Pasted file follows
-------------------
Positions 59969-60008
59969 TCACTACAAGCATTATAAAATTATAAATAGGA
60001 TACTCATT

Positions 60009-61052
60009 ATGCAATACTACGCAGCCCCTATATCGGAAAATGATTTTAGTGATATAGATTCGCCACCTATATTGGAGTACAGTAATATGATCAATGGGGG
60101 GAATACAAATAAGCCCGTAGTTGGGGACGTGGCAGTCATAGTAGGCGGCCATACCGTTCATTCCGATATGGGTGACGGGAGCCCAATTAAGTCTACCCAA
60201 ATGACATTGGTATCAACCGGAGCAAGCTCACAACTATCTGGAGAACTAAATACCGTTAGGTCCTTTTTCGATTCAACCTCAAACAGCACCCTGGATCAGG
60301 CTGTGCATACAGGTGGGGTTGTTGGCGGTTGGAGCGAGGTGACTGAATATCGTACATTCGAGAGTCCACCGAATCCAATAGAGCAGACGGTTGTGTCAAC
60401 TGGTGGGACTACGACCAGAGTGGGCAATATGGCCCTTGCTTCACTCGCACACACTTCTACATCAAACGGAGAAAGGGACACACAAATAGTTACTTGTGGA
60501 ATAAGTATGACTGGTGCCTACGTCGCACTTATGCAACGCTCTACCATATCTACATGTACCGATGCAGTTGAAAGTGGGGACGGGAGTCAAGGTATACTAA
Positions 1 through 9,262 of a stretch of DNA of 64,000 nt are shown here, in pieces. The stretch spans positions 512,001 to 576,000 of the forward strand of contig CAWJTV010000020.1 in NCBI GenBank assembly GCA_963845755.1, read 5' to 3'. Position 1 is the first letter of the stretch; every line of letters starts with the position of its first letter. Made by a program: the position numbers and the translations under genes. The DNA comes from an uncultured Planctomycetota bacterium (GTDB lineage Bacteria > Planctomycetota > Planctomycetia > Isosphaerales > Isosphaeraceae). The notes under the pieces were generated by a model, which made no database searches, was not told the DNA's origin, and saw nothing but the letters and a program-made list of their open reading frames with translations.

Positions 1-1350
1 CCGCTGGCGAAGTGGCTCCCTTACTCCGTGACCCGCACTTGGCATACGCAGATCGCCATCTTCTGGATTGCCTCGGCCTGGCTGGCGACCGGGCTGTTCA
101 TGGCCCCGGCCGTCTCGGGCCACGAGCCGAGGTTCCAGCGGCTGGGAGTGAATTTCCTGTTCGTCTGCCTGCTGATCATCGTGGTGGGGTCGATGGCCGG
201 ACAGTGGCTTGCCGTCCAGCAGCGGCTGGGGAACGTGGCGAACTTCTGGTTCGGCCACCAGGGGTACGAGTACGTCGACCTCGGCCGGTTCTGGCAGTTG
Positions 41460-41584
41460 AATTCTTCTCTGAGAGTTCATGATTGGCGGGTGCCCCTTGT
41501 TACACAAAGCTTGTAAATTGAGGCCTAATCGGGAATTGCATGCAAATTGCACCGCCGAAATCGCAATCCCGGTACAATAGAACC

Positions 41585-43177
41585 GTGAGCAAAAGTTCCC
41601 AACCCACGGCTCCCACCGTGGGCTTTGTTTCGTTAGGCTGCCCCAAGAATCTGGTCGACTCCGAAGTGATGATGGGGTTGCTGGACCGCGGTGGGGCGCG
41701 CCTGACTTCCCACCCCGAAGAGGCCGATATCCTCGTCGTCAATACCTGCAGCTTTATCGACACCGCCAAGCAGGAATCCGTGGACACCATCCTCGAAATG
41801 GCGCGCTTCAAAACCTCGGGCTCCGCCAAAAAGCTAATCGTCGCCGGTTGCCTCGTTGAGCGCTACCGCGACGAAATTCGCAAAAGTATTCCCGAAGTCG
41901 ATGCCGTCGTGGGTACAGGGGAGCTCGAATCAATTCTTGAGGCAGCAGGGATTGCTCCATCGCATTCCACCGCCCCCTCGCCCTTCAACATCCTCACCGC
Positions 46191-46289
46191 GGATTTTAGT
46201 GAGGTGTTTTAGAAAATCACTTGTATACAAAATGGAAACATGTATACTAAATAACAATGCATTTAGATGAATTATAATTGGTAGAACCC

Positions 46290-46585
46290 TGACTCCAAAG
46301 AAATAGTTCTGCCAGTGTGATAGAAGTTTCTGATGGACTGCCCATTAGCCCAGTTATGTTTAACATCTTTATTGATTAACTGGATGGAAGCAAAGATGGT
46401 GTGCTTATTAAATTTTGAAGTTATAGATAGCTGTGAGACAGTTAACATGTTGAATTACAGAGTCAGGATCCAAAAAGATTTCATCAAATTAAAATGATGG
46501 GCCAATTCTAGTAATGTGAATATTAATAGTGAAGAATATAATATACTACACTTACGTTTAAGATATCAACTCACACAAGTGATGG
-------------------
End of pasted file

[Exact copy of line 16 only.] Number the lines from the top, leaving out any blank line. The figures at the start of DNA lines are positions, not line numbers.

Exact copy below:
Positions 41460-41584